The London mayor has said he will “work out a blueprint” to overhaul rental laws for London renters before his 2020 poll.
Mr Khan has said that the arguments for rent control are overwhelming and that Londoners ‘overwhelmingly want rent control to happen’.
He will make rent control the central plank of his campaign for his 2020 re-election bid, urging government to give him the power to address the increased rents in the capital.
His plan, to restrict rent increases, cannot be carried out within his current remit and powers, but he has told The Guardian newspaper that he fully intends to work out a blueprint for an overhaul of the laws for private renters to allow new restrictions on rent to be imposed on landlords.
Mr Khan has said:
“London is in the middle of a desperate housing crisis that has been generations in the making.
“I am doing everything in my power to tackle it – including building record numbers of new social homes – but I have long been frustrated by my lack of powers to help private renters.”
YouGov research by City Hall, released by it, claims that around two-thirds of the 2.4 million tenants in London, more than a quarter of the city population, are strongly in favour of rent controls.
Figures on which the Mayor’s office based its arguments claim that private rents in London rose by 38% between 2005 and 2016, and that the average one-bedroom flat in London has a rental value which is higher on average than for a three-bedroom home in every other English region.
Despite rent controls and rent regulation being roundly condemned as detrimental to any rental market, to quote Swedish economist Assar Lindbeck, “In many cases rent control appears to be the most efficient technique presently known to destroy a city—except for bombing”, however, the direction of travel seems to be that way.
LSE Professor, Christine Whitehead, Professor Emeritus in Housing Economics and co-author of a recent report on the housing market has said:
“Our research suggests that it would be better to focus on putting in place a system which allows indefinite tenancies with a degree of rent stabilisation based on a suitable index alongside a much better enforcement system which tackles both poor landlords and tenants.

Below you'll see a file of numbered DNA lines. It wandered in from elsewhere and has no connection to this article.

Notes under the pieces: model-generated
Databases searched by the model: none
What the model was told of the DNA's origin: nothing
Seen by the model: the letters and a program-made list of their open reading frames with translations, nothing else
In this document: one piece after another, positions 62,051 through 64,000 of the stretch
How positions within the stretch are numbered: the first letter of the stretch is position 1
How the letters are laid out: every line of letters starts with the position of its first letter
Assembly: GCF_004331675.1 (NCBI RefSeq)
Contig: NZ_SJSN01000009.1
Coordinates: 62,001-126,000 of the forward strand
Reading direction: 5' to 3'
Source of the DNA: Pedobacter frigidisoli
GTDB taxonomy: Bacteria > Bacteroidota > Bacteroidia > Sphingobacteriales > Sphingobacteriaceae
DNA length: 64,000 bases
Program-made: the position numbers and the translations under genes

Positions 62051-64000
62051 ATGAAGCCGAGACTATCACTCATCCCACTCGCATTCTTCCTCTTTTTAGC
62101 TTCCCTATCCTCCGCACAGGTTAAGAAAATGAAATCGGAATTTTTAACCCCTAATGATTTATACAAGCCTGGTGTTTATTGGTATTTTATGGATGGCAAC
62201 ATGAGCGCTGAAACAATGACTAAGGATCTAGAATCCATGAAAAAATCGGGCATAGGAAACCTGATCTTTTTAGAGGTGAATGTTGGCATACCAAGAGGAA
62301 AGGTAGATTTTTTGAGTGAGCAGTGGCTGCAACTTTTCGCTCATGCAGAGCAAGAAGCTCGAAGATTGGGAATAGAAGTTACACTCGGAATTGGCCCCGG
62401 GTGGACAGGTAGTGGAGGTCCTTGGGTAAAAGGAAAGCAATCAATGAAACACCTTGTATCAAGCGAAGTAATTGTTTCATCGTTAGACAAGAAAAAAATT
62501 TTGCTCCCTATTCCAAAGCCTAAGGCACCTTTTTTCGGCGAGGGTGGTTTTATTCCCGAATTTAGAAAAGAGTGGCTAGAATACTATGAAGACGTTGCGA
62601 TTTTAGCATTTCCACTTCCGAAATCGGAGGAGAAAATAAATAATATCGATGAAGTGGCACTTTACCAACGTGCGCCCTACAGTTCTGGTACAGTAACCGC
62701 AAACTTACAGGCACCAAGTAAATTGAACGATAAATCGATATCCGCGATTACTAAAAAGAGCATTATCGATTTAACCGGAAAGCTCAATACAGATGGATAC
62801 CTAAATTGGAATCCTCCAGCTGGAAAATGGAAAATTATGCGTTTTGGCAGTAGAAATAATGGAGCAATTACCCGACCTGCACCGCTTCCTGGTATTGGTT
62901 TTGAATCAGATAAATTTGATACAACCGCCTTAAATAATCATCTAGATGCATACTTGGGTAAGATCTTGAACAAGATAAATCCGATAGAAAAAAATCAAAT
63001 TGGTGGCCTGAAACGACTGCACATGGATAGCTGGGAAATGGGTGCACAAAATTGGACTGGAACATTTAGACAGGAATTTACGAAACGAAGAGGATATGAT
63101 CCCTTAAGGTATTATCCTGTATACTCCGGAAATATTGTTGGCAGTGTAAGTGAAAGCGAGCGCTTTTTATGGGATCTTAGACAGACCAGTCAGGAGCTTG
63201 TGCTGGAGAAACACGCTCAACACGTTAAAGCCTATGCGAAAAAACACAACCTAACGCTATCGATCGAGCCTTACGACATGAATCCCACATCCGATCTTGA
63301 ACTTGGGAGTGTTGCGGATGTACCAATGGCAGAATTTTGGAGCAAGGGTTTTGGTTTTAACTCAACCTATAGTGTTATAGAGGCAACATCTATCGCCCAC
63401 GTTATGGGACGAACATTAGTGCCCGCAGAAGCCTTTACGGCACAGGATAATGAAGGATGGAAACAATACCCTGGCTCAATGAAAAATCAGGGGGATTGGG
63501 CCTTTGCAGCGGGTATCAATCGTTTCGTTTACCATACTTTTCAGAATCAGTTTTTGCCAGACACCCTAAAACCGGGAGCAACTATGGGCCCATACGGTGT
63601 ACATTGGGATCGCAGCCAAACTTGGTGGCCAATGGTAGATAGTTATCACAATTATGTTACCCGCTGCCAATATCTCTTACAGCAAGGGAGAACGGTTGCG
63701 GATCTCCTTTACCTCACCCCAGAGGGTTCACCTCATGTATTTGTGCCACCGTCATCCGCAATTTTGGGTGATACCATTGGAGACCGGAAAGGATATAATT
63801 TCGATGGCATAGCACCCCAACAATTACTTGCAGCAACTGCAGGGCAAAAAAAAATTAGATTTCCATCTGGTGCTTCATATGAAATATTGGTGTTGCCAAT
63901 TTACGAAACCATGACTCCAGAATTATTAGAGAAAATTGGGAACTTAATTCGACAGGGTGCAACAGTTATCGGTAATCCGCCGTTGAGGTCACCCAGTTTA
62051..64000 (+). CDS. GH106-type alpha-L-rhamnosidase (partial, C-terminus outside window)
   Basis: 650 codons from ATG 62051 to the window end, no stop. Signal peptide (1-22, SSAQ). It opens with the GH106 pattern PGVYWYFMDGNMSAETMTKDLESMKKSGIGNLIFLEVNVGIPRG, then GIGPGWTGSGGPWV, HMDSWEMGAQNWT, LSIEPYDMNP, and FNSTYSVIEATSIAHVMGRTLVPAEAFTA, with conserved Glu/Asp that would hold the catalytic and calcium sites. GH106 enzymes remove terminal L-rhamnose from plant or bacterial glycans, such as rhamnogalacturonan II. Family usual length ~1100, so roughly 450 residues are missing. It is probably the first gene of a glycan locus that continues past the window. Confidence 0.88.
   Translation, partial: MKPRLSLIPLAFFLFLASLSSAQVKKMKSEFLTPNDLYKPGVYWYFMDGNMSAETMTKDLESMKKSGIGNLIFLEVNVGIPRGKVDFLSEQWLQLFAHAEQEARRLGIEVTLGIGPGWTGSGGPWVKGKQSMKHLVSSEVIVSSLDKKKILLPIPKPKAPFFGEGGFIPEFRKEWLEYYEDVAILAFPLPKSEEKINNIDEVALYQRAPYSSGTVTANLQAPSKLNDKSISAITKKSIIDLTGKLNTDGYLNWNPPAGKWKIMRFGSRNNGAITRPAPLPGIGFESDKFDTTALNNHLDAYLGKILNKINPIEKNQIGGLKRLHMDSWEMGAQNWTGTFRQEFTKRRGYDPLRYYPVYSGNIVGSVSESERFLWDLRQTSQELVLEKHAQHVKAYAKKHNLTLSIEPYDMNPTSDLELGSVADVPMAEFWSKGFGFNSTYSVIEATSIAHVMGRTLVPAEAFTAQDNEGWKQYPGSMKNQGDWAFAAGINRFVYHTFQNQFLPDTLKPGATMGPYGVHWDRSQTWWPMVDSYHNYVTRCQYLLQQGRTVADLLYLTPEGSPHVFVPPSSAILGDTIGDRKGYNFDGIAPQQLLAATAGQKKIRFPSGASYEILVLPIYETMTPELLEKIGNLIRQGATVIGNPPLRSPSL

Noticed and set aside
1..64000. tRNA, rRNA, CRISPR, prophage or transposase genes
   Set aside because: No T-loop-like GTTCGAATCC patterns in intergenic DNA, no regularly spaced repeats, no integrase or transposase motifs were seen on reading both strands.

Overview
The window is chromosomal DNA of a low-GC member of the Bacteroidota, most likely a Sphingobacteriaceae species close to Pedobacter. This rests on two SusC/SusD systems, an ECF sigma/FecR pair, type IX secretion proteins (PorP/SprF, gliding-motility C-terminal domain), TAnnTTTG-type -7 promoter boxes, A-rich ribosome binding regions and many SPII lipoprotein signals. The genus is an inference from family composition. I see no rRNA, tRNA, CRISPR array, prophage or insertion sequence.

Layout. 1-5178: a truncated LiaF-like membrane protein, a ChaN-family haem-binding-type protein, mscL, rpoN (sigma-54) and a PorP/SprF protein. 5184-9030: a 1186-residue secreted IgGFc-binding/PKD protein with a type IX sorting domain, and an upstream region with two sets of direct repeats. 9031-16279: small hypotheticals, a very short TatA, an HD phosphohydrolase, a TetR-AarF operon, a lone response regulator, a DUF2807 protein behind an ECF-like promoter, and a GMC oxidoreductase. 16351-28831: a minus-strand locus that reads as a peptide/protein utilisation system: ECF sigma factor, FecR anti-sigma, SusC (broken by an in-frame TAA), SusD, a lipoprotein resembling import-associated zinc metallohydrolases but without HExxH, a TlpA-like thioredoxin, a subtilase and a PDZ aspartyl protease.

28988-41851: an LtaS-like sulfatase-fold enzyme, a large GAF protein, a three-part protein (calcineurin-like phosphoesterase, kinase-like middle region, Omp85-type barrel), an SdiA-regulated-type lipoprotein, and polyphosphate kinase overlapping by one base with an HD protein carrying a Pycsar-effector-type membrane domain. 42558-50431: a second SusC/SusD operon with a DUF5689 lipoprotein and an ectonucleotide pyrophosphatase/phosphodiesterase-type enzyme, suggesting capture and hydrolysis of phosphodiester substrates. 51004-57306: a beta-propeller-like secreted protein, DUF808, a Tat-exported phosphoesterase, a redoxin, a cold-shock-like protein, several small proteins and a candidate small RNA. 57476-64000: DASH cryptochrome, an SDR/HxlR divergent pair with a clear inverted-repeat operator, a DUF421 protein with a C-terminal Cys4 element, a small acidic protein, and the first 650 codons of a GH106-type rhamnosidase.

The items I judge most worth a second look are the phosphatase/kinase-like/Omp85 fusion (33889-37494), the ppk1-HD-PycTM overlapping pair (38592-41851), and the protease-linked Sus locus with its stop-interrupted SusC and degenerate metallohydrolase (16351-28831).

“We found that landlords would be happy to offer longer term security, as long as enforcement procedures are working properly.
“Good regulation should benefit both landlords and tenants, providing a more secure investment for landlords and investors while offering greater security to tenants. Bad regulation results in disincentives to supply rented accommodation, poorer tenants being excluded from the sector and ultimately worse conditions for everyone.”
The LSE report argues that in practice many landlords don’t attempt to maximise their rents, preferring to keep their tenants longer term by not imposing increases for the length of their stay.
This suggests, says the report, that many would positively benefit from rent stabilisation (third generation rent controls) with a transparent indexation system.
But a quid pro quo for accepting such a change would have to be stronger, fairer and quicker enforcement – something that the RLA has stressed. Bad tenants and bad landlords must be under no illusions that there is an effective enforcement regime, the report says.
However, any landlord that has experienced the current enforcement regime could perhaps be forgiven for being sceptical about this hypothetical panacea being achieved, given current resources.
The housing secretary, James Brokenshire, has argued that rent controls could lead to poorer housing standards, with landlords unable to afford to maintain properties, and that this could also have a dramatic effect on housing supply, with many more landlords selling up rather than have their market rents controlled.